I am descended on my mother's father's side from the Robinson-Parsons-Clifford families of Oxford County, Maine. The picture above is Apphia Parsons Clifford and Wallace K. Clifford, my grandfather's parents. Apphia Parsons grew up on the "Robinson Homestead" in the 1860-70's, a house that has just passed its 200th anniversary in 2003. The land on which it stands was acquired by the 22 year old Stephen Robinson on October 10, 1787. A long low wooden house was built and now serves as the ell connected to the present house. For more on the Farm, click >>HERE.













My Grandfather was Stephen Parsons Clifford who is pictured here on the left in 1918 with his brothers Earle and Wallace Jr. and below in 1958.





Stephen Clifford married Lillian Hopkins in June 1921. He got out of the Army at Ft. Devens, Mass in November 1918 when the Armistice was signed and somehow ended up in Connecticut with the idea of working at the local tire factory. By 1921, he had gotten married and became an English teacher at Norwalk High School, as well as its football and basketball coach.



Stephen and Lillian had two children: Vivian Ester (1922-1998) and Edward Hopkins (1929-1997). This picture was taken on the top of Quintard Hill in South Norwalk, CT about 1931.



This is Stephen and Lillian and five of their grandchildren in July 1958: left to right are me, David Clifford on Lillian's lap, Kenny Clifford on Stephen's lap, Jackie Clifford sitting on the floor and my brother Peter Shaffer. Stephen died the following year from a massive heart attack at 62. Lillian died in 1968.


The Clifford Farm
known as "Breezy Cliff"



The Clifford family on the front porch of their farmhouse about 1909. Front row left to right is Wallace Jr., Earle, Stephen; Second row left to right is Annie, Wallace K., Apphia Jane and Caroline; Back row is Burt and Mary.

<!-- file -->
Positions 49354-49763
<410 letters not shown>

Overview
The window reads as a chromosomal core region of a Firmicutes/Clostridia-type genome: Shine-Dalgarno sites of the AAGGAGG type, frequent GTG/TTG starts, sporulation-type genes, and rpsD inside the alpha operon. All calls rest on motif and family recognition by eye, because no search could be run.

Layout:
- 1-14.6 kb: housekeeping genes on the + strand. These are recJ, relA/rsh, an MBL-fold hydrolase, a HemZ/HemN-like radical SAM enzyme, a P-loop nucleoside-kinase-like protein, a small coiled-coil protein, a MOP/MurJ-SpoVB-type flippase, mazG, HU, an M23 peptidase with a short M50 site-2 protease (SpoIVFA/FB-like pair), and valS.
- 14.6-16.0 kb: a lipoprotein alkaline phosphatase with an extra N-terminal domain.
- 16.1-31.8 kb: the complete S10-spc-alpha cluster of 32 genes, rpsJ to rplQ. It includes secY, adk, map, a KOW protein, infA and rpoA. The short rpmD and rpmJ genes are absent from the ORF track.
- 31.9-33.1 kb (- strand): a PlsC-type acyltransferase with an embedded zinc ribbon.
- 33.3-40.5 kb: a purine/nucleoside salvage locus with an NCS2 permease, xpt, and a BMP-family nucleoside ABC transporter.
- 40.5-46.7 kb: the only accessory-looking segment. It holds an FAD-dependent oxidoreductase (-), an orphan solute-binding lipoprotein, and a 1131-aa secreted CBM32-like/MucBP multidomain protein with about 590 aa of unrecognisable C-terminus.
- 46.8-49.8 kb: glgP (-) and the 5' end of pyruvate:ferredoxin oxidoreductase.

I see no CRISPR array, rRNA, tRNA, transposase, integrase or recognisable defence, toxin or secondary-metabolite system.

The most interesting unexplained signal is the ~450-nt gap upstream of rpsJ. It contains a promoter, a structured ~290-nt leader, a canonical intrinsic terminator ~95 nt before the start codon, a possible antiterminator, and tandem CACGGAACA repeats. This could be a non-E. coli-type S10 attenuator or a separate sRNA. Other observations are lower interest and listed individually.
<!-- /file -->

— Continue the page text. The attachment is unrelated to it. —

Several years later, about 1915 -- Apphia is to the left, Stephen on the right, Earle on the porch with probably Mary and Caroline.



This is my mother Vivian Clifford across the road from Breezy Cliff with her favorite doll Helen in the summer of 1924. My Grandfather went back to Breezy Cliff every summer during the 1920's to help mostly with the hay crop. The trip from South Norwalk to Oxford County took about 3 days, generally at about 25 miles per hour and stopping at farmhouses along the way and paying a small charge of a few dollars to spend the night.



This was in the early 1930's when, after W.K. Clifford's death in 1925, his younger sons attempted to keep the farm going by becoming distributors for various farm service companies, like Delaval Separators and John Deere. These efforts were not successful and finally the last son moved away from Breezy Cliff and all seemed to go their separate ways. Out of all the Clifford siblings, only Earle spent his entire life in Oxford County, raising 3 children and living on Pine Street in South Paris until his death in 1971.



This is Breezy Cliff in the summer of 2003.